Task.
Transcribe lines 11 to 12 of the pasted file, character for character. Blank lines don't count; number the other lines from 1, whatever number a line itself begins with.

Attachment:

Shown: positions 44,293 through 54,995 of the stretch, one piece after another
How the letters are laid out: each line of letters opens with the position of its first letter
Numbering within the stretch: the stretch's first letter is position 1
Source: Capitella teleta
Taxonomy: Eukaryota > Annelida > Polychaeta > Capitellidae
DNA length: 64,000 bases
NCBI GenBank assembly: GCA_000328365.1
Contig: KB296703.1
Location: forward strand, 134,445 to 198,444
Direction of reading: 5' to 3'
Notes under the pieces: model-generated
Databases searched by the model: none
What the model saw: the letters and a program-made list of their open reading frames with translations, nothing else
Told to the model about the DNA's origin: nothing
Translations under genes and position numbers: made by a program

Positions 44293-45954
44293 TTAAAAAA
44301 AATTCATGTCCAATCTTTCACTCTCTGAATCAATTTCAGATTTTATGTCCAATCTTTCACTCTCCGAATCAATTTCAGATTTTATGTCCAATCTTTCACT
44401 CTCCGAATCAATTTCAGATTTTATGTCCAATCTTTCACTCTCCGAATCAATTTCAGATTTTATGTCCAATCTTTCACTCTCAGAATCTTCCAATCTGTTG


Notes under the pieces: model-generated
Databases searched by the model: none